You threw my daughter out of Animal Jam when she was making plans to meet a friend for lunch, which I thought was a pretty impressive catch. She thought she had mistyped “duck.” What other kinds of behaviors or activities have you interrupted?
Thanks – I always love it when we can turn a discipline from the game into a positive parent interaction. As far as other behaviors/activities, where do I start? Obviously, for COPPA compliance, players trying to give out personal information is a very high priority – that’s addresses, emails, and phone numbers – but even Skype and other instant messaging usernames, FaceTime handles, and any other methods where players would be communicating outside of the game and potentially sharing that personal info.
While there is no law around it (which most parents are surprised to learn) we are also very diligent regarding inappropriate behavior and conversations, including cyber dating, drugs/alcohol, violence, vulgar language, cyberbullying and anything else we have deemed inappropriate to be associated with our brand and within the younger demographic we attract.
Read more here: At Least 17 Reasons Why Your Kid May Be Playing Animal Jam
My dear friend and awe-inspiring colleague, Anne Collier from ConnectSafely.org, recently spearheaded the US Safer Internet Day event. Along with a fun campaign called One Good Thing, where people sent in their multimedia good deeds or promises to help make the Internet a better place, she helped host an event in DC to celebrate the initiative.
And they taped it (yay!). Here’s one of the videos, but check out the whole days coverage at their site.
Yep, that’s my big blonde head in the foreground of the audience… grumble…
Here’s our newest Animal Jam Parent Connection video, detailing some of the ways my staff works to makes sure we are keeping all of our players safe, while encouraging an in-game culture of appropriate behavior.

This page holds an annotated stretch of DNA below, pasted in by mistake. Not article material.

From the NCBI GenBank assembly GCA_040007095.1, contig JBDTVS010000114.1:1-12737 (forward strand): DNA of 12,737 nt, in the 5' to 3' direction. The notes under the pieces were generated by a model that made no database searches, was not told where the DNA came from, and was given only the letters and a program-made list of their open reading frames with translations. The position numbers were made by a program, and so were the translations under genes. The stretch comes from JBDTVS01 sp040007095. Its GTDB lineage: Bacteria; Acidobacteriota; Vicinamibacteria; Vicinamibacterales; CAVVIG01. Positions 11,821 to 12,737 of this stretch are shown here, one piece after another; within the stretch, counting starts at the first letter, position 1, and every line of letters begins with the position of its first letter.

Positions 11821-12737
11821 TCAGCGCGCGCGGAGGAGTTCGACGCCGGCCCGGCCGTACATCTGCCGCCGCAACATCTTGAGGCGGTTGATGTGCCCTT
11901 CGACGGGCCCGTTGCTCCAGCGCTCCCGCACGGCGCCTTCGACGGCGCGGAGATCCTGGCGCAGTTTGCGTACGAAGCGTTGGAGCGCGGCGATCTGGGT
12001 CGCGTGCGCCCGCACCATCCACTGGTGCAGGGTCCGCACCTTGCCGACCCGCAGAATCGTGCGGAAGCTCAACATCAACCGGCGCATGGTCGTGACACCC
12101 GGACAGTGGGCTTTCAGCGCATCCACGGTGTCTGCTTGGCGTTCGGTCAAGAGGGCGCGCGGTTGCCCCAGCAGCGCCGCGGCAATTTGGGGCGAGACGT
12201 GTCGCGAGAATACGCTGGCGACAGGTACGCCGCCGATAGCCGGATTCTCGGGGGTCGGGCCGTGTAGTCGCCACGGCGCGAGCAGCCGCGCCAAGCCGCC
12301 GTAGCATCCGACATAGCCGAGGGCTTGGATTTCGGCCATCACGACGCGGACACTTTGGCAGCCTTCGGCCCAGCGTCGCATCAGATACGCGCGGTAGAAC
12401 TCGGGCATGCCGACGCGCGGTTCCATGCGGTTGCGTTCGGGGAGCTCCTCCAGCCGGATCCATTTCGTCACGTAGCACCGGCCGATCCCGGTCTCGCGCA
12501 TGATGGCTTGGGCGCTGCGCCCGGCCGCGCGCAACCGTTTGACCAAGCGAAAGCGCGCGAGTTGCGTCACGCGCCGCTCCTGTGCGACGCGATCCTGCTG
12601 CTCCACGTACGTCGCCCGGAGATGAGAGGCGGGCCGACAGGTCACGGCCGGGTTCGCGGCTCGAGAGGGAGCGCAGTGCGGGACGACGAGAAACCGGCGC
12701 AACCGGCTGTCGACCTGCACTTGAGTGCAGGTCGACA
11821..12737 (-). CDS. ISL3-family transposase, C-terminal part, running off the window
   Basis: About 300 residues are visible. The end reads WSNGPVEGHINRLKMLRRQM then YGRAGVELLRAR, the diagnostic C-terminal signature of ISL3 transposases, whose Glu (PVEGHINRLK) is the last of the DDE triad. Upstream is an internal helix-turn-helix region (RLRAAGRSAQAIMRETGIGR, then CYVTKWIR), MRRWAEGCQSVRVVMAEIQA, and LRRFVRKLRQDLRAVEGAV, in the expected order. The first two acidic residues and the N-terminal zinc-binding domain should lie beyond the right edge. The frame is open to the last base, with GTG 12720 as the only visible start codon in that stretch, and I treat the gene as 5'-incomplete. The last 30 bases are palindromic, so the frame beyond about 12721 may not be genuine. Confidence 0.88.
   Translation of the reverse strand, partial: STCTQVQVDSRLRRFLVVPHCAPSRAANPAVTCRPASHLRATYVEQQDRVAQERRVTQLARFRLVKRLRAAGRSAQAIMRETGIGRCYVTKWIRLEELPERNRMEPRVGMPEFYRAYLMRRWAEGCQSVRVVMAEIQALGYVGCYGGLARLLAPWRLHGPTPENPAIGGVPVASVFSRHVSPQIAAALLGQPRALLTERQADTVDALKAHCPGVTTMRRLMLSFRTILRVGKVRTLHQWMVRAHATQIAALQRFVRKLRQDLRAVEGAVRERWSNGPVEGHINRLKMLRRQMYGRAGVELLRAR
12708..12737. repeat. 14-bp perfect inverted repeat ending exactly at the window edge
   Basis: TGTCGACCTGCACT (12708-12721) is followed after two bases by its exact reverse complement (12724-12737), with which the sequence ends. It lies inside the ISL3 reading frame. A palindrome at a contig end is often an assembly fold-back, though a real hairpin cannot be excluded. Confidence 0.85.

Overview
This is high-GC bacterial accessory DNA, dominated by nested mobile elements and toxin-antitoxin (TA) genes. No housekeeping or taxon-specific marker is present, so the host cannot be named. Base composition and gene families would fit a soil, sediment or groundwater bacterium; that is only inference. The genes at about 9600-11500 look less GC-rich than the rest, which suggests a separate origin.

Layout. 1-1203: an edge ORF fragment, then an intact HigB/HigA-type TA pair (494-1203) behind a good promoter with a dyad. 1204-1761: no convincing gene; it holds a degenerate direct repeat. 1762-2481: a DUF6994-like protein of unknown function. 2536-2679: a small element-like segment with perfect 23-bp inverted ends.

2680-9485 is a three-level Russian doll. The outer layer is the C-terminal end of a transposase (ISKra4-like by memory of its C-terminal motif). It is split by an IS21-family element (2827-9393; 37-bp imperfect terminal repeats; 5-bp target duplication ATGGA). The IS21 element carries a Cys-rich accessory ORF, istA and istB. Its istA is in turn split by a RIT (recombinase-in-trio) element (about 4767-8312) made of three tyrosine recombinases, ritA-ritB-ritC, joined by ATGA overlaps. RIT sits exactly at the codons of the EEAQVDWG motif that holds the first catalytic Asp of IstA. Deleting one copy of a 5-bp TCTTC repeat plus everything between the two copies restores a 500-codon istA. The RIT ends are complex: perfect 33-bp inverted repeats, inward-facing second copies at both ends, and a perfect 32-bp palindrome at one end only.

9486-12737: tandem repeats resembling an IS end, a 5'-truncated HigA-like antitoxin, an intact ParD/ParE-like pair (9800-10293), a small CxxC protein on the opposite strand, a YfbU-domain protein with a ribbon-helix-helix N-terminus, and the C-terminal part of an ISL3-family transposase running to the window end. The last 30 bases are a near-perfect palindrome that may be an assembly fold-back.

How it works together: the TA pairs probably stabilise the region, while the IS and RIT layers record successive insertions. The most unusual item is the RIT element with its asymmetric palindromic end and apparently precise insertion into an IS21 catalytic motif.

(Don’t you just love the thumbnails Youtube chooses for you? 😐 )
Yeah, I know. First, Community Manager Appreciation Day (#CMAD) and now Safer Internet Day? How many trumped up days do my peers need to feel good and noticed? (The answer is infinite – we are passionate, insatiable service providers, so we will take whatever we can get.)
At Animal Jam, we launched a new Parent Video series that we are calling Animal Jam Parent Connection. We will go through tips for frequent issues parents deal with and review some of the offerings we have at Animal Jam. This first one focuses on teaching good password habits.
I host the first, and my aversion to myself being videoed aside…, I think it came out ok. Let me know what you think and if you have ideas of other topics we should cover, like parent controls, bullying, naiveté, safe chat habits, etc 🙂
It’s true! I got a fantastic opportunity to work with an insanely talented team of designers on one of the country’s most beloved brands, National Geographic. The game is out this summer and it’s BEAUTIFUL. So excited, stay tuned for updates. 😀
Online Child Safety Veteran to Lead Community Engagement in New Virtual World
Washington, DC and Salt Lake City, UT (PRWEB) January 25, 2010 — Smart Bomb Interactive announced today that Joi Podgorny has joined the company as the Director of Community Engagement for National Geographic’s Animal Jam, an online virtual world for kids 5-9 launching in the summer of 2010. In her new role, Podgorny will architect and oversee all aspects of community management for Animal Jam, with the goal of creating an online destination that is an industry leader in child safety, parental engagement, and pure fun.
“This team and this project are a perfect fit for me,” said Podgorny. “Kids who love animals are going to be immersed in a fascinating virtual world of unprecedented depth, and they’ll be part of an online community that parents can feel good about letting their children explore. “
Podgorny is considered one of the industry’s foremost experts in online community and children’s marketing, specifically in the under-13-year-old demographics. Her management and production accomplishments range across six international children’s entertainment properties. She most recently served as Head of Community for Mind Candy, where she oversaw phenomenal growth in the user community of moshimonsters.com. She is a frequent contributor to conferences and forums on online child safety and digital engagement with children.